It had been approximately 16 minutes since news broke that Iranian general Qasem Soleimani had been killed — and a full hour and 31 minutes before any nation or group claimed responsibility for the strike — when Aaron Maté, The Nation columnist and a leader of what Axios calls "the resistance to the resistance," started tweeting. Maté would spend the rest of the night, and the days following, sending out countless tweets (and hosting podcasts) hitting on his favorite themes: American imperialism, the use of false flags to justify foreign intervention, and his absolute favorite talking point: the complicity of Democrats in war, while only nominally opposing the interventionist wing of the Republican Party.
Maté and his colleagues at The Grayzone, a media project intended to provide "investigative journalism and analysis on politics and empire," were not alone in rushing to judgment and making sweeping predictions based on — particularly, at the time — a few bits of information in a very developing story. The difference for Maté and his colleagues, however, was how developed a narrative they were so sure of, mere minutes after the news broke that Soleimani had been killed.
Maté, along with Max Blumenthal, Glenn Greenwald, Ben Norton, Matt Taibii, and Michael Tracey, comprise this so-called "resistance to the resistance." By now their group has become increasingly formalized, often being invited as guests to the same television programs (interestingly enough, one is Tucker Carlson Tonight), citing each other in articles, and engaging in frequent Twitter exchanges. The members of the group support the progressive Left, Bernie Sanders, and non-interventionism. They are also well-known for not necessarily preferring the establishment wing of the Democratic Party (e.g., Joe Biden or Hillary Clinton) to President Trump.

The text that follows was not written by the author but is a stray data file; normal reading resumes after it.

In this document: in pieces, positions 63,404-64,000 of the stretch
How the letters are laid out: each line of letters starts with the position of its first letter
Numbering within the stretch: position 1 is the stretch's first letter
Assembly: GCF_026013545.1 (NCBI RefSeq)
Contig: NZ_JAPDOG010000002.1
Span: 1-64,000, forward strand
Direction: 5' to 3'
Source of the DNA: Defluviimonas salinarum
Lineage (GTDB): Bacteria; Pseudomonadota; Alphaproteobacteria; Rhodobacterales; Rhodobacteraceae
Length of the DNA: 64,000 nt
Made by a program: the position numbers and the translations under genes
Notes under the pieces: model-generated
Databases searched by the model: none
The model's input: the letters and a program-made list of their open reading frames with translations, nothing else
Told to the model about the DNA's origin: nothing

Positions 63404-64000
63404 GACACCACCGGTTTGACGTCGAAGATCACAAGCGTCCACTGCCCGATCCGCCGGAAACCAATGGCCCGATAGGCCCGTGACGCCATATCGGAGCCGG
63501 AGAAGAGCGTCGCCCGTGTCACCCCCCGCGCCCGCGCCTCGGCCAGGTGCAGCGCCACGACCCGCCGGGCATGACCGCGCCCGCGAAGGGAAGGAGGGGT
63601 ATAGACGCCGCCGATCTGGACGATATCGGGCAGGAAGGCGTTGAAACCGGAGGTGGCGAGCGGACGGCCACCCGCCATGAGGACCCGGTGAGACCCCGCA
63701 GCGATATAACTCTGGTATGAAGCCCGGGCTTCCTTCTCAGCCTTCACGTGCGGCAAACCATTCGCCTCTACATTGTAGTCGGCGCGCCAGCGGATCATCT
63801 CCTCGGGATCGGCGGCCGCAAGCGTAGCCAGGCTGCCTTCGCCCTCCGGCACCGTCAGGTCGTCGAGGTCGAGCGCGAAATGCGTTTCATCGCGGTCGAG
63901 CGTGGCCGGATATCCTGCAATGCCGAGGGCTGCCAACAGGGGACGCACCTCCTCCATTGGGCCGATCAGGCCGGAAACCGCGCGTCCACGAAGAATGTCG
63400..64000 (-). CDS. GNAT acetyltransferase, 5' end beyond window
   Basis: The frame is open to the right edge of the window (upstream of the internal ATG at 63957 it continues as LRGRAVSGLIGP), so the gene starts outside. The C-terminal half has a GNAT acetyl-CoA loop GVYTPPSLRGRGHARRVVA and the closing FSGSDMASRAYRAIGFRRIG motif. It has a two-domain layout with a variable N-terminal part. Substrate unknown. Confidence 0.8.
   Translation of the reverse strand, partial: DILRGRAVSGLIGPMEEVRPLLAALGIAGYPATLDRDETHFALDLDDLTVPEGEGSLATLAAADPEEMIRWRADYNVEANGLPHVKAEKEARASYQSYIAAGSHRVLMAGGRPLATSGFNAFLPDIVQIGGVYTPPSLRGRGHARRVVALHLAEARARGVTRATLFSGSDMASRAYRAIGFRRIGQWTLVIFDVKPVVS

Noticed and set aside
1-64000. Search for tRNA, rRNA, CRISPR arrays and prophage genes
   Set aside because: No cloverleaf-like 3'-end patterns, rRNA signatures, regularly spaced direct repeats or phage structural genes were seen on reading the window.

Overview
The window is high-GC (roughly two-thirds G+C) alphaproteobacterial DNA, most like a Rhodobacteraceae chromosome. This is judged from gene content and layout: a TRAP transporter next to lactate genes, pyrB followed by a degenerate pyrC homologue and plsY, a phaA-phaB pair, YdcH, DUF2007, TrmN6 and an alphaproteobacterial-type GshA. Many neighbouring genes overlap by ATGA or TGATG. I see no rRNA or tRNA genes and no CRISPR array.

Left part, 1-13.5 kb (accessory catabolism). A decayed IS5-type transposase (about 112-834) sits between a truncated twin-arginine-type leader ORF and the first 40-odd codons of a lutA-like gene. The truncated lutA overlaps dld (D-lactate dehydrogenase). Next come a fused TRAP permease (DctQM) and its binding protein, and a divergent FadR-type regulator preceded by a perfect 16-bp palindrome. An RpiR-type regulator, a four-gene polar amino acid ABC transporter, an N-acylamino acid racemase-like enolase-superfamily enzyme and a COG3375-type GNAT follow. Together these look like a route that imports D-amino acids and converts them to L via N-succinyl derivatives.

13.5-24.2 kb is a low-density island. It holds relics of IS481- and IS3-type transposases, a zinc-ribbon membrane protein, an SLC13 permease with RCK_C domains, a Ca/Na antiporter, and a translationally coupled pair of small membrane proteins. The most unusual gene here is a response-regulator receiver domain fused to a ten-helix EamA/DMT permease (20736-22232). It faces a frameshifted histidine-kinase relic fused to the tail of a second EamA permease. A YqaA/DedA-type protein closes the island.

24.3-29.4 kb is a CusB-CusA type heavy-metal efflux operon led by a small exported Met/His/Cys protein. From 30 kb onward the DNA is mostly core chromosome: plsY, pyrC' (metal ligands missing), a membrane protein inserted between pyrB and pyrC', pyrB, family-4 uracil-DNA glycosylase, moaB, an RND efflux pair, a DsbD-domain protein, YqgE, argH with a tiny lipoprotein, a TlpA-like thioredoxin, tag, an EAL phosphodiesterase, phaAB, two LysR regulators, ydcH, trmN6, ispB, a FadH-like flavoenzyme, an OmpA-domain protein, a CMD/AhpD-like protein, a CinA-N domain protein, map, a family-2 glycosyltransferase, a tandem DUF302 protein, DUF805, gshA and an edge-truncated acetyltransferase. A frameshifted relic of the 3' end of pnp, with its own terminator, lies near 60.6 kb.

Like the 12 percent of Bernie Sanders supporters who supported Donald Trump in the 2016 election, they align with the president on certain economic and foreign policy positions (such as opposition to the Trans-Pacific Partnership and skepticism about Russia-based narratives). It would, however, be inaccurate to claim that they "like" or "support" President Trump. All the while, this group is attracting an ever-broadening base of fans, with now a combined 2.28 million Twitter followers (among those six leaders), which, for comparison, is nearly double the number of followers of, say, Jeb Bush and nearly triple that of Amy Klobuchar's.
What has made this group so famous, however, is how correct they were regarding the Russia collusion narrative, questioning — for two years running — the media's nonstop coverage of alleged collusion between the Trump campaign and the Kremlin. They flatly didn't believe it. Instead, they argued that the quantity of this coverage was intended to be a distraction from the actual reasons the more seasoned and well-funded presidential candidate was defeated by a political newcomer. They were also incessantly critical of the tendency by certain media personalities (mostly notably Rachel Maddow) to seek to tie everything back to Russia, while, at the same time, failing to give the Trump administration credit for its successes — or for failing to point out foreign policy situations considered more urgent, such as those in Venezuela or Yemen. In the view of the Maté club, the media was fixated on Russia to the exclusion of all else. After the group's two-plus years of consternation about "Russiagate," they were largely vindicated on March 22, 2019, when the Mueller Report failed to establish the much bandied-about collusion.